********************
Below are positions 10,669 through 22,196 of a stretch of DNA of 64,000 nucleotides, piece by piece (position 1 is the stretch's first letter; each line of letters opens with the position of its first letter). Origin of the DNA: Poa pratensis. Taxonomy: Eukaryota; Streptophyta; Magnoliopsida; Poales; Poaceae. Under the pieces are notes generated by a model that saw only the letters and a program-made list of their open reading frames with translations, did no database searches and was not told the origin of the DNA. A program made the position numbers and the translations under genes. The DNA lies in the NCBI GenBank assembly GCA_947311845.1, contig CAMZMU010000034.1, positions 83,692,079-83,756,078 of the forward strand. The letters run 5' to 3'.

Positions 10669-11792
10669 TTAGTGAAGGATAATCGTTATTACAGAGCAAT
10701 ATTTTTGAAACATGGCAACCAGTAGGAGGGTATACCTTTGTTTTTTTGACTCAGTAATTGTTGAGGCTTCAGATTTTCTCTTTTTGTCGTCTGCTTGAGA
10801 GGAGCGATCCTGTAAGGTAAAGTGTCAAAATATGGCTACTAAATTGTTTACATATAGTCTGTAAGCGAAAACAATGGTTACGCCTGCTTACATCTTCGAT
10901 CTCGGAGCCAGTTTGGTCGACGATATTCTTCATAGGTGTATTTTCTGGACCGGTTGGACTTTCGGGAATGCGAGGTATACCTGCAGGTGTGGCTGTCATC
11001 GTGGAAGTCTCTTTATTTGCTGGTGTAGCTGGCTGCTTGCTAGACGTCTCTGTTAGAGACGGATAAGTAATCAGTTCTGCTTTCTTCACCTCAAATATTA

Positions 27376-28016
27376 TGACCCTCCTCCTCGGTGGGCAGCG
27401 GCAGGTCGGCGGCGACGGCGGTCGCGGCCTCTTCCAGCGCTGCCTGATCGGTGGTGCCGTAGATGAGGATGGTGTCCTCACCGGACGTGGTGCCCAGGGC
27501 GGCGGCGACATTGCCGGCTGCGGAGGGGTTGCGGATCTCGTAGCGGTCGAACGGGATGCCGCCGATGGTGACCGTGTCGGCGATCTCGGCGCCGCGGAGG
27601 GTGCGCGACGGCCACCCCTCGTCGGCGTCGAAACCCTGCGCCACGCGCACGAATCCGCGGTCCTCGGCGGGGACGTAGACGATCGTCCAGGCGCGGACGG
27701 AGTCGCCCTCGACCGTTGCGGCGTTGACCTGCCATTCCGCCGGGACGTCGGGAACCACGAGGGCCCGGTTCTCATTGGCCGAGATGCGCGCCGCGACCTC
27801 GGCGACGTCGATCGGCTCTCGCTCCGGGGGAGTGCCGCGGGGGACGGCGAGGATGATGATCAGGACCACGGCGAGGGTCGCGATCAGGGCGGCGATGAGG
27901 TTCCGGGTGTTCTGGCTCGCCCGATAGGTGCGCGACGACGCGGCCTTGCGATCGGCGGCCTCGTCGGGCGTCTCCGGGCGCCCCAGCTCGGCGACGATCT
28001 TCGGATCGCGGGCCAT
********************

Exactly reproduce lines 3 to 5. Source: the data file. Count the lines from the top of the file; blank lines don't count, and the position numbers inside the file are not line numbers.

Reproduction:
10669 TTAGTGAAGGATAATCGTTATTACAGAGCAAT
10701 ATTTTTGAAACATGGCAACCAGTAGGAGGGTATACCTTTGTTTTTTTGACTCAGTAATTGTTGAGGCTTCAGATTTTCTCTTTTTGTCGTCTGCTTGAGA
10801 GGAGCGATCCTGTAAGGTAAAGTGTCAAAATATGGCTACTAAATTGTTTACATATAGTCTGTAAGCGAAAACAATGGTTACGCCTGCTTACATCTTCGAT